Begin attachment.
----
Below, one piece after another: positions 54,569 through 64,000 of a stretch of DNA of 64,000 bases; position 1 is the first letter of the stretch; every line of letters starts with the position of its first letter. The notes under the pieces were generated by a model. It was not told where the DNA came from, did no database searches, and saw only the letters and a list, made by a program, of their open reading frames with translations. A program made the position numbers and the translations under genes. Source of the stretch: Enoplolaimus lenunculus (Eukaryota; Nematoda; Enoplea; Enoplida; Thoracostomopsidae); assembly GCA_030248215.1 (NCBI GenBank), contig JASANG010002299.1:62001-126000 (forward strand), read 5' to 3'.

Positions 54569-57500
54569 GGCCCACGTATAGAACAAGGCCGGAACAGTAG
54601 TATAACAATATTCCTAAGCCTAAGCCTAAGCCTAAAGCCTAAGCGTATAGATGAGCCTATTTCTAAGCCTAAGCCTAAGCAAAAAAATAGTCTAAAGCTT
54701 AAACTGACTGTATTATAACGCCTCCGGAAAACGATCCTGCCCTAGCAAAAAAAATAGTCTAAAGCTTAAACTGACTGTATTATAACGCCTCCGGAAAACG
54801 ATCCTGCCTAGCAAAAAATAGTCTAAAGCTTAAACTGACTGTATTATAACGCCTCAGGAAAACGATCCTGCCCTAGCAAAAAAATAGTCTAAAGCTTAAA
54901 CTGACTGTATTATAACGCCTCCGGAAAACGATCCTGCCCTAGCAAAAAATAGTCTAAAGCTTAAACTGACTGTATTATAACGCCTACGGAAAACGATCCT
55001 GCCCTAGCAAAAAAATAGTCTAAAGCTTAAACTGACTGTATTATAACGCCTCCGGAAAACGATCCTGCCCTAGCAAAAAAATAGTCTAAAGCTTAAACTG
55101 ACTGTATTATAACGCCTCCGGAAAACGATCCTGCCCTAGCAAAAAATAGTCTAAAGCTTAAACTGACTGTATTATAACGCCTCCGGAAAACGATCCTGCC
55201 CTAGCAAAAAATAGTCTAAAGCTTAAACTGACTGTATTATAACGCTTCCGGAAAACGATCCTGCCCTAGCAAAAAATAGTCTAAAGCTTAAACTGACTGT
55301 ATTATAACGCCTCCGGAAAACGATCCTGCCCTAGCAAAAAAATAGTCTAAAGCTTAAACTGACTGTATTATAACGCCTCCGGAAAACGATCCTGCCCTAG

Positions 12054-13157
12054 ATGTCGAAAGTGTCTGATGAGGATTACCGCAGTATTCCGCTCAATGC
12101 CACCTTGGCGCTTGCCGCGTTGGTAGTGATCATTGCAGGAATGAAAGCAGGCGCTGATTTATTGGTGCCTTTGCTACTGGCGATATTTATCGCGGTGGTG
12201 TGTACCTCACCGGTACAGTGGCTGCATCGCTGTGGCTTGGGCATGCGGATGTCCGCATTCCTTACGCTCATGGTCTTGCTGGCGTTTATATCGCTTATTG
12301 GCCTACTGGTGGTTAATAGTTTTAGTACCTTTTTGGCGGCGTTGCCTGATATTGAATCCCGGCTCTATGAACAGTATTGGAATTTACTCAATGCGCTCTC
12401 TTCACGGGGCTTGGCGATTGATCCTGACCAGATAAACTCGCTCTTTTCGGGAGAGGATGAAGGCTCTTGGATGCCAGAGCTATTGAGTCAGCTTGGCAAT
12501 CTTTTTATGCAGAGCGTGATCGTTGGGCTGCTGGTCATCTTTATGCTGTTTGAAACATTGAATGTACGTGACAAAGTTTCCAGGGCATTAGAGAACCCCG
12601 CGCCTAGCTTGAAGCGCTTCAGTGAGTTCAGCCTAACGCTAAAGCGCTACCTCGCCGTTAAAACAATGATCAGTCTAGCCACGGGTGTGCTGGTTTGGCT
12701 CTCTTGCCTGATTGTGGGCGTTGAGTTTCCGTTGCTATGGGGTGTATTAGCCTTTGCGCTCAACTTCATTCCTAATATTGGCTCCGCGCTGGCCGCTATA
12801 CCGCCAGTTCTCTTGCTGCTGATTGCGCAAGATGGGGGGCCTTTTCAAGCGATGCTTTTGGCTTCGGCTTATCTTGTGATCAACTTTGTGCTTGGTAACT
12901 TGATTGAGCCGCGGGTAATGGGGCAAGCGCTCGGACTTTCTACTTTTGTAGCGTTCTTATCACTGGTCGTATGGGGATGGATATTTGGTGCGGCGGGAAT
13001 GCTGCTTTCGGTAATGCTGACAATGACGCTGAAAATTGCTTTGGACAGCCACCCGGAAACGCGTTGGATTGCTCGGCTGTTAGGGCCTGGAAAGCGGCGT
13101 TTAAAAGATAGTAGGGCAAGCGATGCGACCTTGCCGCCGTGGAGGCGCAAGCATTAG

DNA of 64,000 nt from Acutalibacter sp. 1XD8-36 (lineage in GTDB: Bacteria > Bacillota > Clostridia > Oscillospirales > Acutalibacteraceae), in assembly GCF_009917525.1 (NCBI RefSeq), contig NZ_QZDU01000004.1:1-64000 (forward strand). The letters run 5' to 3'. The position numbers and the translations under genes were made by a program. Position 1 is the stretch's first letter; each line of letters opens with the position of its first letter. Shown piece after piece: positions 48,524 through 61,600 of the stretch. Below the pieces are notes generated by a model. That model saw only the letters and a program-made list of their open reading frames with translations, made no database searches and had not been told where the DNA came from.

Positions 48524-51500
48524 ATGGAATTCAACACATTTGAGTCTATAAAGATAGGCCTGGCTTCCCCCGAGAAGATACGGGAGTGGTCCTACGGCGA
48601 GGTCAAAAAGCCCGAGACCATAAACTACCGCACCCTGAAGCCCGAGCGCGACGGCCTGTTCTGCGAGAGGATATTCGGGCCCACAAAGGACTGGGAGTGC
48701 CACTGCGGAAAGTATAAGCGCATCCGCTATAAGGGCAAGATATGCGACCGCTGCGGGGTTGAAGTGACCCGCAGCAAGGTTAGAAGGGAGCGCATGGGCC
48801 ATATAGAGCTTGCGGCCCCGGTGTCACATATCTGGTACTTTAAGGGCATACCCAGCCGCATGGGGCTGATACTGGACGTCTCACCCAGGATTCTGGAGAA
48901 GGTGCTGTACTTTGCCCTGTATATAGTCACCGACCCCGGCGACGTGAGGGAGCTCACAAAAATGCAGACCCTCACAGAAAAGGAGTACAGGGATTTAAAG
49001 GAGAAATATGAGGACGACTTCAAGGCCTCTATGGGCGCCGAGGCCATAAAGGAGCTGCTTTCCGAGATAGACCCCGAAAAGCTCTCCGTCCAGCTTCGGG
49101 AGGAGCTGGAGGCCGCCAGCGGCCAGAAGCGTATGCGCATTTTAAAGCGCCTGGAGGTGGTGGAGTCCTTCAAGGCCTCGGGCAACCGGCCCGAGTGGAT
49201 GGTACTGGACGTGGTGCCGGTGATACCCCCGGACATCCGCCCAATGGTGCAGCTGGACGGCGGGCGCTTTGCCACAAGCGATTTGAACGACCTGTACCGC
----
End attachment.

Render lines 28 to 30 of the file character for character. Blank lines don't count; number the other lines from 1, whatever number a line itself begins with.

48601 GGTCAAAAAGCCCGAGACCATAAACTACCGCACCCTGAAGCCCGAGCGCGACGGCCTGTTCTGCGAGAGGATATTCGGGCCCACAAAGGACTGGGAGTGC
48701 CACTGCGGAAAGTATAAGCGCATCCGCTATAAGGGCAAGATATGCGACCGCTGCGGGGTTGAAGTGACCCGCAGCAAGGTTAGAAGGGAGCGCATGGGCC
48801 ATATAGAGCTTGCGGCCCCGGTGTCACATATCTGGTACTTTAAGGGCATACCCAGCCGCATGGGGCTGATACTGGACGTCTCACCCAGGATTCTGGAGAA